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Cleantech revolution – hit or miss for Australia?

By John O'Brien - posted Friday, 7 May 2010

Cleantech is the word of the moment. Everywhere you turn it is being used. Law firms, accountants and banks all have cleantech groups. Governments have cleantech taskforces.

These groups often fail to define the term they are using. One definition adapted from the US research group, CleanEdge, encapsulates the spirit of cleantech:

Economically viable products, services and processes that harness renewable materials and energy sources, dramatically reduce the use of natural resources and cut or eliminate emissions and wastes.

More concisely cleantech contains products and services that have ‘economic and environmental benefits’. The sub-sectors of cleantech include renewable energy, water, waste and recycling, construction materials, energy efficiency, carbon trading and environmental services.

The cleantech sector in Australia has been profiled recently in the Australian Cleantech Review. The analysis provides some interesting patterns in the sub-sectors with the greatest activity levels and the regions in which they are based. As a sector, the companies had a combined revenue of $9.2 billion and employed over 13,000 people. They raised a total of $2.3 billion in new funds during the 2009 calendar year.

Internationally, the growth of the cleantech sector over the last four years has been meteoric. This growth is being driven in Europe by regulatory measures and the EU Emissions Trading Scheme and in the United States by the voracious appetite of the venture capital industry, combined with Government stimulus spending. In China the massive ‘green stimulus’ package is being complemented with far reaching regulatory measures. Other countries, such as Korea, see a great economic opportunity to leapfrog other developed countries through securing a leading position in cleantech.

Australia appears to be lagging on all of these fronts. The government stimulus is fragmented and small, the regulatory measures are providing only limited assistance and the venture capital industry is under-funded.

Yet Australian research and innovation is producing some of the world’s leading technologies which are ‘at the edge’ of progress. Companies such as BluGlass with its platform technology that is seeking to produce both cheap LEDs and ultra-high efficiency photovoltaic cells have struggled to get funded at home. Other Australian technologies leading the world include Dyesol, with its solar dye technology, CMA Corp with its zinc recycling technology and Carnegie with its wave technology.

All of these have the potential to change the way the world works and all have originated in Australia.


Cleantech also however encompasses some mainstream type businesses. Water, waste, photovoltaic and wind and the sectors that are tipped to grow most in Australia in the next two years. These are being driven by increasing regulations on water quality, recycling and renewable energy uptake.  

During the 18 months in which the global capital markets were frozen saw this increase in regulatory regimes driving cleantech demand and large amounts of stimulus spending focussed at cleantech commercialisation. The confluence of these events has led to a unique situation for cleantech. Market demand is being forced up through regulation and increasing community sentiment whilst, at the same time, the many technologies have been pushed closer to being market-ready.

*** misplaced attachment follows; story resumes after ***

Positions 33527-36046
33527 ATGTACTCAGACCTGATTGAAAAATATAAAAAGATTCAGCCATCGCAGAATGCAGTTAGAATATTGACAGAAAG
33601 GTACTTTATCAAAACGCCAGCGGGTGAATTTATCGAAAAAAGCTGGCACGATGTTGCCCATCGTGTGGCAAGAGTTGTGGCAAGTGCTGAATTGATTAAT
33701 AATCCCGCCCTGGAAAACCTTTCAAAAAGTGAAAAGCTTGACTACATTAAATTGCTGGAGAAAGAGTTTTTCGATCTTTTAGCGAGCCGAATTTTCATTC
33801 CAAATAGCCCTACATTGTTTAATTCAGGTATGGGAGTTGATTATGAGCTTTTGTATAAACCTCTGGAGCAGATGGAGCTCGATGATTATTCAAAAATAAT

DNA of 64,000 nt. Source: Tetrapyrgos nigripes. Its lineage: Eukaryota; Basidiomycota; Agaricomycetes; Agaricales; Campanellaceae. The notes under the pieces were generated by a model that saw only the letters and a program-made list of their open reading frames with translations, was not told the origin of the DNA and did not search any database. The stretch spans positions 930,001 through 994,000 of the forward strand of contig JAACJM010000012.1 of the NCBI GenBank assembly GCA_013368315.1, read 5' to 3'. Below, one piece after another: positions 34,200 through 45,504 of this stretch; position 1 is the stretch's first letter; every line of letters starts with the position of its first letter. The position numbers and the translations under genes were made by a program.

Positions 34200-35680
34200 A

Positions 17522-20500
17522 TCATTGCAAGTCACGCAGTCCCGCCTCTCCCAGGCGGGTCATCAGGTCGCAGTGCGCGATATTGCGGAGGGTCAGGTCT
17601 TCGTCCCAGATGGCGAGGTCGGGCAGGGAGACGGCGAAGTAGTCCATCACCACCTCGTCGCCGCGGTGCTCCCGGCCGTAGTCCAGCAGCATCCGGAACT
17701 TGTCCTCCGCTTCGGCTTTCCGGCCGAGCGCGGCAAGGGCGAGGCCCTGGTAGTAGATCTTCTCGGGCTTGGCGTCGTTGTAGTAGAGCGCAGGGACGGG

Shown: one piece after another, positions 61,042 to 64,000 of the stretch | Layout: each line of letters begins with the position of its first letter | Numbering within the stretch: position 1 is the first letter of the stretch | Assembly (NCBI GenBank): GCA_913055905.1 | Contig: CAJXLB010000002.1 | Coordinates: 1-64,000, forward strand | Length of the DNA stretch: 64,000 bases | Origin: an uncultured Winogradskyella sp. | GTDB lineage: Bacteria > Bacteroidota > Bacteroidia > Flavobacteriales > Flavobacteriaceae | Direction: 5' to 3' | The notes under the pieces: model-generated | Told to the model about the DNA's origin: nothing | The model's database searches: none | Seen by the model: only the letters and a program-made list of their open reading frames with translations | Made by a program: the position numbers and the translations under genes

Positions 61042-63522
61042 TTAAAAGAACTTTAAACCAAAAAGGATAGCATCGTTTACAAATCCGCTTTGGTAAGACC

The private capital market will now have to play ‘catch-up’ and 2010 is likely to see a large increase again in investments in new clean technologies. 2009 saw large amounts of secondary capital raised by Australian listed companies looking to reduce debt and shore up their balance sheets. 2010 however will instead see a number of larger IPOs and increasing venture capital and private equity investments. For example, these week see the listing of the $100m Chinese plastics recycling company, Novarise.

Cleantech is indeed the word of the moment and will continue to be for some time to come. Australia has the ability to contribute significantly to the global cleantech sector and there are many potential long term benefits from becoming a cleantech innovation hub. These benefits derive from the fact that cleantech encompasses innovation that occurs in both the ‘mainstream and at the edge’ of industrial progress. By working on both fronts simultaneously, cleantech innovation can produce a balanced economy that will help transition Australia into a sustainable future.


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About the Author

Prior to joining the Australian energy industry, John held teaching, oil and gas and consulting engineering roles in the UK, Canada and the Middle East. John has engineering degrees from the University of Oxford and Trinity College, Dublin and an MBA from the University of Adelaide. He spent nine years working in one of Australia’s leading energy companies. After holding project management and operational roles, John spent six years in development roles working on development, strategy and M&A projects. During this time John gained extensive experience developing, analysing, investing in and securing Cleantech projects. In addition to this industry experience, John has experience and an extensive network of contacts in investment providers in Australia and the UK. In particular, John has close ties with those investment groups specifically looking to invest in Cleantech projects. He is a member of South Australia’s Premier’s Climate Change Council and is an adjunct lecturer in Leadership and Entrepreneurship on the MBA at the University of Adelaide

Creative Commons LicenseThis work is licensed under a Creative Commons License.

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